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Crime and Punishment

Crime and Punishment

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Crime and Punishment

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  1. Crime and Punishment Revision 2013

  2. Put these Tudor & Stuart Monarchs in order of when they reigned. Put a star next to the King who is the only Stuart King in the list

  3. Vagrancy. Read and underline KEY facts. Questions to test your knowledge to follow… During the 16th and early 17th centuries the authorities began to view with fear and suspicion the growing number of people out of work, begging to support themselves. Those able to work, but not doing so, became known as sturdy beggars or vagabonds. Some of these people wandered the country, searching for work or a way to support themselves. While some did undoubtedly turn to a life of crime, many of them would have been looking for work. Why were they begging/homeless? The population had risen massively in the 16th century, which meant many found it hard to find work.  Changes to the way farming worked (a move to more sheep farming in some areas which required less workers) meant that there were less jobs available. Finally Henry VIII dissolved (got rid of) the monasteries, who had previously helped support the poor and the needy. Now there was no help for them, as there was no dole at the time. How were they treated? Considering their position, vagabonds were treated awfully. Their punishments varied throughout the 16th century. At various times, these punishments included: Being whipped out of town (in an attempt to send the vagrant back to their home parish). Being branded with the letter V on the forehead, to show everyone what their crime was/had been. A two year term of slavery. Repeat offenders could be executed, or sold into slavery. These last punishments were brought in then removed at several times. They were introduced at times when it appeared the Vagrant population was out of control, perhaps when there was a harsh winter and there was less farm work. They were removed as people thought them to harsh. What about those really unable to work? There was a division in the way that people viewed people who were not working. Those who were too young, too old or too ill/infirm to work became known as the deserving poor. These were people that it was felt deserved to be helped, as they were unable to support themselves. This help would be provided by their home parish, where they would be supported. In 1572, local Justices of the Peace were given the power to collect a local tax called the poor rate in their parish. Its aim was to support those unable to work outlined above. What happened in the end? The system was brought together in 1601 when the Great Poor Law Act was brought in. This ordered ALL councils to collect a poor rate (previously optional) and provide workhouses, where those unable to work would be housed, fed but also worked hard and in many cases, treated extremely poorly. This system stayed in place until 1834.

  4. Questions

  5. Example Questions • What was Vagrancy in the 16th Century? • Describe how unemployment led to crime in the 16th century • Describe how poverty led to crime in the 16th century? • Describe the crime of vagrancy in the 16th century

  6. Write down Five facts about Highway Robbery • http://www.youtube.com/watch?v=PA-9SxBYcfE&feature=related

  7. Smuggling Smuggling was an increasing problem in the ___ & ___ centuries. Many people were involved in smuggling many goods into the country, such as; ________, ________, ________, ________, _____________ and _________________. It was crime as people were ______________ bringing good into the country without the permission of the _________________________ but more importantly they were not paying the ___________ ______ on them. There were many causes for the increase in __________________. The Government had increased __________ taxes to get more money for the public, and many people were unhappy with this and thought it was ___________. Many people were ___________ stricken so ended up getting involved in smuggling to make a living, while others were just ___________. The punishment for Smuggling was ____________.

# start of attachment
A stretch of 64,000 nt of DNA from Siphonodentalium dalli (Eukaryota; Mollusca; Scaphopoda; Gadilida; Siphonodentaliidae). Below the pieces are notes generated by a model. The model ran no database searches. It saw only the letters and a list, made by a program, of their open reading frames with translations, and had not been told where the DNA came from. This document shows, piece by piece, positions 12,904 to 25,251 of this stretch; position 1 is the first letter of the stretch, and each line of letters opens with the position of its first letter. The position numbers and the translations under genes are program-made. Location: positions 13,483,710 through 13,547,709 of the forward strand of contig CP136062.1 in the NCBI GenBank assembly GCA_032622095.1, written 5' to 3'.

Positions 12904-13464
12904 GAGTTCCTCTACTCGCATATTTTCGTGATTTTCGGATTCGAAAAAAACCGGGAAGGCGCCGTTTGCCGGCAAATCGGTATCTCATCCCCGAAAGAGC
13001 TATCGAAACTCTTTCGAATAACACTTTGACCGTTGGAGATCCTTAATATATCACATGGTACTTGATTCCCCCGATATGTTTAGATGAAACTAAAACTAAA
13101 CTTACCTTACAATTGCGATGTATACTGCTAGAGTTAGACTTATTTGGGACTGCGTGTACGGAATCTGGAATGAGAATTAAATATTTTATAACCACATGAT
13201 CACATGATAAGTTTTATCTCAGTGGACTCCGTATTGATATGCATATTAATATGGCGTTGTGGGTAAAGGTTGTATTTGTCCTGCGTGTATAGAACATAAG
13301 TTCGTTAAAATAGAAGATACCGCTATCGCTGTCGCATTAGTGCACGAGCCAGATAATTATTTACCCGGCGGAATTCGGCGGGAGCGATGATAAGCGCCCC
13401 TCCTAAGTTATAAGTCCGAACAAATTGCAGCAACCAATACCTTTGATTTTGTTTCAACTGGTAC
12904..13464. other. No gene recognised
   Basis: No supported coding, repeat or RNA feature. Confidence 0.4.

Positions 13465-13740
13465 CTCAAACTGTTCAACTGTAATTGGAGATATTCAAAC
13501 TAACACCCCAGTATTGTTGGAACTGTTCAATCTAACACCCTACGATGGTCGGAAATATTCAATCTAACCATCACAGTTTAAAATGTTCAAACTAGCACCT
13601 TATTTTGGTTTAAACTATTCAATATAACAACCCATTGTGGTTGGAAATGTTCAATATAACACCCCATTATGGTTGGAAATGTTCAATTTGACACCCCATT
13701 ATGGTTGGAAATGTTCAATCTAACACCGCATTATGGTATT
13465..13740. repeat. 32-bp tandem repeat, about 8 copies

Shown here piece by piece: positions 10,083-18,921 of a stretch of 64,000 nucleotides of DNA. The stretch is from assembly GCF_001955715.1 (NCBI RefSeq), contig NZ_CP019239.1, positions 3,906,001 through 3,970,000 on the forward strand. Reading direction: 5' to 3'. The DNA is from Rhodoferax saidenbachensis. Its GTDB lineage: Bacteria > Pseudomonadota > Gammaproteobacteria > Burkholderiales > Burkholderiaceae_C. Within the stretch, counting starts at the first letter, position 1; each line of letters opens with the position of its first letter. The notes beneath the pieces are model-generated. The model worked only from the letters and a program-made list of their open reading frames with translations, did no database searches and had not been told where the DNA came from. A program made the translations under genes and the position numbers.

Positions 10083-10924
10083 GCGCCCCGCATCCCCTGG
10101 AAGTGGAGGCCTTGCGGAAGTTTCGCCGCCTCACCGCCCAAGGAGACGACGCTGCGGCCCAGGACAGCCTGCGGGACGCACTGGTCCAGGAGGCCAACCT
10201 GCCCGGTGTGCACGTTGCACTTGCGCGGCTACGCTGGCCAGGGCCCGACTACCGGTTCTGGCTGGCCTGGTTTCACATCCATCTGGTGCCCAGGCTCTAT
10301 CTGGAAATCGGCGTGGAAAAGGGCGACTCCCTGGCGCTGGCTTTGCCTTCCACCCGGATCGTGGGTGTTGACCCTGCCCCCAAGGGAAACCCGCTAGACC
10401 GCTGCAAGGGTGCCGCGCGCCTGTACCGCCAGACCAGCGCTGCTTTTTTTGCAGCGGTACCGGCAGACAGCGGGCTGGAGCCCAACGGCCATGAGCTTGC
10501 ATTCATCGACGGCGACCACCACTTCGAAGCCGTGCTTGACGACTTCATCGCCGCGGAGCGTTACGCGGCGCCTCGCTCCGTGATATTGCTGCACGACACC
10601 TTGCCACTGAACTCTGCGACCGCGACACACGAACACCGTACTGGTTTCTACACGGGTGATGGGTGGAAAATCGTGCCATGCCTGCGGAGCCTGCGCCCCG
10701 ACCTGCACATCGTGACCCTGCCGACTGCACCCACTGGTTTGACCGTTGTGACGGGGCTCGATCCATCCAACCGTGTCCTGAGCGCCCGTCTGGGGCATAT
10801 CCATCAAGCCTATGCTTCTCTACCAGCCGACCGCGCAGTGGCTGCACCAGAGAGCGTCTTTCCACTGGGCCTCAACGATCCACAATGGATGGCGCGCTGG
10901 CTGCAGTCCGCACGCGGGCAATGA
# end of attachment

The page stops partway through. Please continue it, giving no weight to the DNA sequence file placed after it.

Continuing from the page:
8. The Crime of Hersey What: Why: When: Example:

  9. Industrial Revolution changes • What was the Industrial Revolution? • Why did people move to the cities? • What were these cities like? • What crime arose during this time?

  10. Complete the following paragraph • The ______ rioters were a group of ______ labourers mainly in the south of England. They were angry because food prices were getting increasingly higher and the newly invented threshing _______ were causing bosses to __________ the workers _______ or were putting the labourers completely out of _____. In response many labourers led by the fictional _________ ________ attacked ______, setting ______ around the villages. They were the most harshly punishment of all ________ groups as ___ were executed, ______ were transported and other punishment included _________, ________ and ______ . • Word Box Houses fines decrease Farm Swing wages Whipping prison 19 Work machines 648 Protest fire Captain Swing

  11. Choose the correct sentence to complete each of the following statements • The Luddites were a group of textile mill workers who were angry because • The farming machines they worked on took over their jobs so they burned down houses and machines • New textile machinery was invented which replaced many of their jobs or decreased their wages, so they destroyed many machines and killed some mill owners • They couldn’t go on toll roads without having to pay a lot of money which was making them ever poorer so they destroyed them on several occasions

  12. Put the events of the Rebecca Riots into the correct order

  13. Looking at the following statements decide which terrorist groups/movements they represent • Al Qaeda – (AQ) • Irish Republican Army (IRA) • Middle Eastern Troubles (ME) • Definition of terrorism (DT)